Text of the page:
Control: March 2019 to February 2020
COVID-19 pandemic: 25 March 2020 to 25 July 2020
Average before COVID-19 pandemic (control): 152.6 L/household/dayDistrict heating, energy source not specified.Rouleau and Gosselin (2021) [19]
Table 2. DHWC per person from monitoring studies in social housing.
Table 2. DHWC per person from monitoring studies in social housing.
Data SourceDHWC Per PersonWater-Heating SystemReference
Building Description and LocationTime Constraint
Aspiring low energy/carbon affordable housing development, 25 houses in southern UK.4 June to 17 August 2009Minimum: 19 L/person/day
Maximum: 47.1 L/person/day
Biomass and natural gas fueled district heating networkGill et al. (2011) [22]
Four social houses certified to level 5 of the Code for Sustainable homes Standard in Gainsborough, UK1 January to 31 December 2013Minimum: 100.8 L/person/day
Maximum: 225.8 L/person/day
(measurements for mixed hot water ready for use)
Gas boilerSodagar and Starkey (2016) [21]
High-performance multi-residential social housing building, with 40 apartments in Quebec City, Canada1 January 2016 to 1 January 2017, except from July to September.Average: 58.3 L/person/dayDistrict heating, energy source not specifiedRouleau et al. (2018) [23]
Large social intervention, 323 flats plus common areas and commercial spaces, in Italy.15 October 2016 to 14 October 2018.Average: 83.8 L/person/day
Median: 63 L/person/day
Centralized water-to-water heat pumps (dedicated to heating, cooling and DHW)Filippi and Sirombo (2019) [24]
Ninety-three homes located in France1 January 2017 to 30 June 2018Minimum: 56.7 L/person/day (ɳ = 100%)
Maximum: 58.8 L/person/day (ɳ = 100%)
Minimum: 51.0 L/person/day (ɳ = 90%)
Maximum: 53.0 L/person/day (ɳ = 90%)
Electric heatingCsoknyai et al. (2019) [20]
Note: ɳ = DHW system efficiency.
Table 3. Hot water temperature data from monitoring studies in social housing.
Table 3. Hot water temperature data from monitoring studies in social housing.
Building Description and LocationTime ConstraintDHW TemperatureWater-Heating SystemReference
Low-income dwellings in the winter rainfall area of South AfricaNot detailedMaximum temperature: 63 °C
Recommended temperature: 40 °C
Minimum temperature: 7 °C
Solar water heatingBasson (1982) [14]
Holly Courts in San Francisco, California. Multi-family buildings with 18 units, California’s first public housing project owned by San Francisco Public Housing Authority.21 March to 22 August 1985Boiler average delivery temperature: 58 °COne solar-assisted (pre-heat) gas heater system per building.Vine et al.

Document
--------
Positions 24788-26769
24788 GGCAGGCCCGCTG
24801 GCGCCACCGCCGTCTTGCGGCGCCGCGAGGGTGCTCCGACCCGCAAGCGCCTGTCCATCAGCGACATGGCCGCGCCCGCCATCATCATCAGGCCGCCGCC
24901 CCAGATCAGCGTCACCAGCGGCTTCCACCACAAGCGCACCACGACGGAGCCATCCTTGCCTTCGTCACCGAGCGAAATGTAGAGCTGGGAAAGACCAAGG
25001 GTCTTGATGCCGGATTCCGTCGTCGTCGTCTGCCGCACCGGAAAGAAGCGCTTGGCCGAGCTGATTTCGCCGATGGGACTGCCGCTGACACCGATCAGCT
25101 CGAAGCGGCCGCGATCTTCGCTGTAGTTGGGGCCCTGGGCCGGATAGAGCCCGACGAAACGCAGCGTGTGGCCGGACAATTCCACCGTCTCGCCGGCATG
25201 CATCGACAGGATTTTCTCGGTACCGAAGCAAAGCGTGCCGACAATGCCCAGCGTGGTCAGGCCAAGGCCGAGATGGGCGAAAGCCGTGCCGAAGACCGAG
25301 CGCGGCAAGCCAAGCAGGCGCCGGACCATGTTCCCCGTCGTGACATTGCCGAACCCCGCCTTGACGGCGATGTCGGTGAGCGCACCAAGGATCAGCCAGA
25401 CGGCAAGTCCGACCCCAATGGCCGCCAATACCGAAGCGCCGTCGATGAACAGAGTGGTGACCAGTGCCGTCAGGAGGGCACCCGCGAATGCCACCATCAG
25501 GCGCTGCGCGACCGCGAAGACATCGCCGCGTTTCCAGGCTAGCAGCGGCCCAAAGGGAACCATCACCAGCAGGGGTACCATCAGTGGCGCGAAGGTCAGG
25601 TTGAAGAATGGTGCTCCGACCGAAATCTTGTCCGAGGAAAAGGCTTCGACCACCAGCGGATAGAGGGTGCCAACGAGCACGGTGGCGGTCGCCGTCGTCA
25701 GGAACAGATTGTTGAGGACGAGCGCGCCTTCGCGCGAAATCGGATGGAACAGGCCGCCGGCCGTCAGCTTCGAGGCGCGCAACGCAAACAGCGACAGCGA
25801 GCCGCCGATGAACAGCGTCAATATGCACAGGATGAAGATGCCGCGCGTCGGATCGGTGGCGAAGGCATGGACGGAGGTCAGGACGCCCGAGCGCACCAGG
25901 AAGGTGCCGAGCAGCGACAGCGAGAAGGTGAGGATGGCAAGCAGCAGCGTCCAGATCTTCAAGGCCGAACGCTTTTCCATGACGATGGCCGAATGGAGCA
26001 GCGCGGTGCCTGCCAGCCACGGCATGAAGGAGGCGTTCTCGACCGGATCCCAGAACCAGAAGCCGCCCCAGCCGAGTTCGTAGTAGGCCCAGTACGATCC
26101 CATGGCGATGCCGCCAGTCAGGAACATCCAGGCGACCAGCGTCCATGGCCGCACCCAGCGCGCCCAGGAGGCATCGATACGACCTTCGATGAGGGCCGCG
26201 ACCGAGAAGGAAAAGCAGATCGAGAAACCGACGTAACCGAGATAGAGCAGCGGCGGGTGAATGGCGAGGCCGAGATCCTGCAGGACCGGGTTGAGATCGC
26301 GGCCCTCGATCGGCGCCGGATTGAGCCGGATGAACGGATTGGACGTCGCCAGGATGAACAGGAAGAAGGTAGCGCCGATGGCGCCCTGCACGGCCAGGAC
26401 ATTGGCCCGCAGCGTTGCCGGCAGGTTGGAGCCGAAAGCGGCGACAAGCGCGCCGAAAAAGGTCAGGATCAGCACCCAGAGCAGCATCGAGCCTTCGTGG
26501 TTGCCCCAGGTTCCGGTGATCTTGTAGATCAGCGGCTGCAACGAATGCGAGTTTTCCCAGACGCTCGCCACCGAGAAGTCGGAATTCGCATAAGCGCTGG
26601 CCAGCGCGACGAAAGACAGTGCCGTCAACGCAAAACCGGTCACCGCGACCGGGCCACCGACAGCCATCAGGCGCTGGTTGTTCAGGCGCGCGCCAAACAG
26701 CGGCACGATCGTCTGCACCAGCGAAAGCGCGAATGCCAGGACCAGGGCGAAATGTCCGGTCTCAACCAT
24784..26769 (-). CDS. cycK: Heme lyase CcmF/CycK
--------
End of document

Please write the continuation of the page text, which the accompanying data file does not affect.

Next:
(1987) [15]
124 social housing dwellings in Glasgow Housing Association, UK.July 2006 to February 2007Intervention group
Median temperature (bath): 55 °C
IQR tap water temperature (bath): 54–58 °C
Control group
Median temperature (bath): 58 °C
IQR tap water temperature (bath): 55–62 °C
Not specified.Kendrick et al. (2011) [26]
22 social housing estates (150 households) in Camden, London, UKBaseline: April and May 2009
Follow-up: June and July 2009
Average temperature (baseline): 55.2 °C
Maximum temperature (baseline): 81.4 °C
Maximum temperature (follow-up): 78.5 °C
Edwards et al. (2011) [27]
10 similar small rural social housing bungalows in UK1 March 2010 to 28 February 2011Average daily averaged temperature *: 52 °C
Minimum daily averaged temperature *: 44 °C
Maximum daily averaged temperature *: 57 °C
Ground-source heat pump (electric supplemented if needed)Stafford and Lilley (2012) [28]
5 low-income social housing single-story units in Londrina/PR, Brazil1 July 2013 to 30 July 2013Minimum temperature: 34.51 °C
Maximum temperature: 43.25 °C
Solar water heatingGiglio and Lamberts (2016) [29]
-Monthly average hot water temperature: 40.0 °C
Monthly minimum temperature: 38.1 °C
Monthly maximum temperature: 42.9 °C
Solar water heatingGiglio et al. (2019) [30]
Two social buildings from the Sustainable Ålidhem project, SwedenNot specifiedAverage HW supply temperature: ~50 °CDistrict heatingLindbergh et al. (2018) [31]
Large social intervention, 323 flats plus common areas and commercial spaces in Northern Italy.15 October 2016 to 14 October 2018.Heat pump average delivery temperature: 48 °CCentralized water-to-water heat pumps (dedicated to heating, cooling and DHW).Filippi and Sirombo (2019) [24]
Public housing building located in Kowloon Hong Kong, 40 stories with residential units, 988 flatsQuestionnaire survey results (no monitoring)Mean low temperature: 37 °C
Mean high limit of hot water delivering temperature: 40 °C
Gas heatingYu et al. (2019) [32]
Four multi-family buildings, each one 4-story high, comprising a total of 254 apartments and 2 commercial premises1 January 2019 to 31 December 201955 °CGas boilers without condensationsBartnicki and Nowak (2020) [17]
* = estimated from plot.
Table 4. Water-heating technologies mentioned in the literature.
Table 4. Water-heating technologies mentioned in the literature.
CategoryHot Water SystemLocation of AnalysisReference, Year
Most usedGasAustraliaUrmee et al. (2012) [4]
GasSantiago, ChileBurgos et al. (2013) [56]
Biomass and electricity installationsSpainOrtega-Izquierdo et al. (2019) [57]
Electric showerheadsLondrina, BrazilGiglio and Lamberts (2016) [29]
Electric or gas devicesFez city, MoroccoFertahi et al. (2019) [58]
GasHong Kong, ChinaPan et al. (2016) [59]; Yu et al. (2019) [32]
GasPerth, AustraliaEsmaeilimoakher et al. (2016) [60]
Electricity, firewood (includes biomass)RomaniaŞerban et al. (2016) [53]
Electric water heatersHunan Province, ChinaGe et al. (2020) [61]
Electric showerheadSão Paulo, BrazilPrado and Gonçalves (1998) [62]
Tankless gas water heaterNetherlandsFilippidou et al. (2016) [63]